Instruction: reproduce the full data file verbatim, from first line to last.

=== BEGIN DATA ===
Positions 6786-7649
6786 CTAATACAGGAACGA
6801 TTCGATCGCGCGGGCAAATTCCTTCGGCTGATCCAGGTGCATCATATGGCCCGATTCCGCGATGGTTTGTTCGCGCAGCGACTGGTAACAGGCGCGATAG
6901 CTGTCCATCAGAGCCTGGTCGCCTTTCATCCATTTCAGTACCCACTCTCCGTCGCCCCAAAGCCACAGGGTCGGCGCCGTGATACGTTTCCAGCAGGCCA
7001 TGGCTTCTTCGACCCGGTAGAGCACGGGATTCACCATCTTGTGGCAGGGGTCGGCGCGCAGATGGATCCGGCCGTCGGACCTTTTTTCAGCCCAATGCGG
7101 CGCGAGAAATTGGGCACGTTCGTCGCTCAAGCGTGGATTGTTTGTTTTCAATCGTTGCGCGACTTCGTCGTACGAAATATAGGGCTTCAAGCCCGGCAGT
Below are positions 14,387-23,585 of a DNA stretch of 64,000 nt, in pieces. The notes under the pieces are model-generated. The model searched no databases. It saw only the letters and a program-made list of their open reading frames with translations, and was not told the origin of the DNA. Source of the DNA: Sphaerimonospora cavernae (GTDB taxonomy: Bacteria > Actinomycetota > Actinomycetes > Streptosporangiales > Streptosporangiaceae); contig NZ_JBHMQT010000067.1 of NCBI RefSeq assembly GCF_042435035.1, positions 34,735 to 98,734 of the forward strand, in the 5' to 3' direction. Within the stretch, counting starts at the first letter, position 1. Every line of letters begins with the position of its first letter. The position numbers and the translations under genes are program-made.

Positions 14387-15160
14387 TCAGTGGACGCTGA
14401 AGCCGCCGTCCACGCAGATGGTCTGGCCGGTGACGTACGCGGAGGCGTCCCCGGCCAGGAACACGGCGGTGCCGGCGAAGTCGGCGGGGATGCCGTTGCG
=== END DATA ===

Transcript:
Positions 6786-7649
6786 CTAATACAGGAACGA
6801 TTCGATCGCGCGGGCAAATTCCTTCGGCTGATCCAGGTGCATCATATGGCCCGATTCCGCGATGGTTTGTTCGCGCAGCGACTGGTAACAGGCGCGATAG
6901 CTGTCCATCAGAGCCTGGTCGCCTTTCATCCATTTCAGTACCCACTCTCCGTCGCCCCAAAGCCACAGGGTCGGCGCCGTGATACGTTTCCAGCAGGCCA
7001 TGGCTTCTTCGACCCGGTAGAGCACGGGATTCACCATCTTGTGGCAGGGGTCGGCGCGCAGATGGATCCGGCCGTCGGACCTTTTTTCAGCCCAATGCGG
7101 CGCGAGAAATTGGGCACGTTCGTCGCTCAAGCGTGGATTGTTTGTTTTCAATCGTTGCGCGACTTCGTCGTACGAAATATAGGGCTTCAAGCCCGGCAGT
Below are positions 14,387-23,585 of a DNA stretch of 64,000 nt, in pieces. The notes under the pieces are model-generated. The model searched no databases. It saw only the letters and a program-made list of their open reading frames with translations, and was not told the origin of the DNA. Source of the DNA: Sphaerimonospora cavernae (GTDB taxonomy: Bacteria > Actinomycetota > Actinomycetes > Streptosporangiales > Streptosporangiaceae); contig NZ_JBHMQT010000067.1 of NCBI RefSeq assembly GCF_042435035.1, positions 34,735 to 98,734 of the forward strand, in the 5' to 3' direction. Within the stretch, counting starts at the first letter, position 1. Every line of letters begins with the position of its first letter. The position numbers and the translations under genes are program-made.

Positions 14387-15160
14387 TCAGTGGACGCTGA
14401 AGCCGCCGTCCACGCAGATGGTCTGGCCGGTGACGTACGCGGAGGCGTCCCCGGCCAGGAACACGGCGGTGCCGGCGAAGTCGGCGGGGATGCCGTTGCG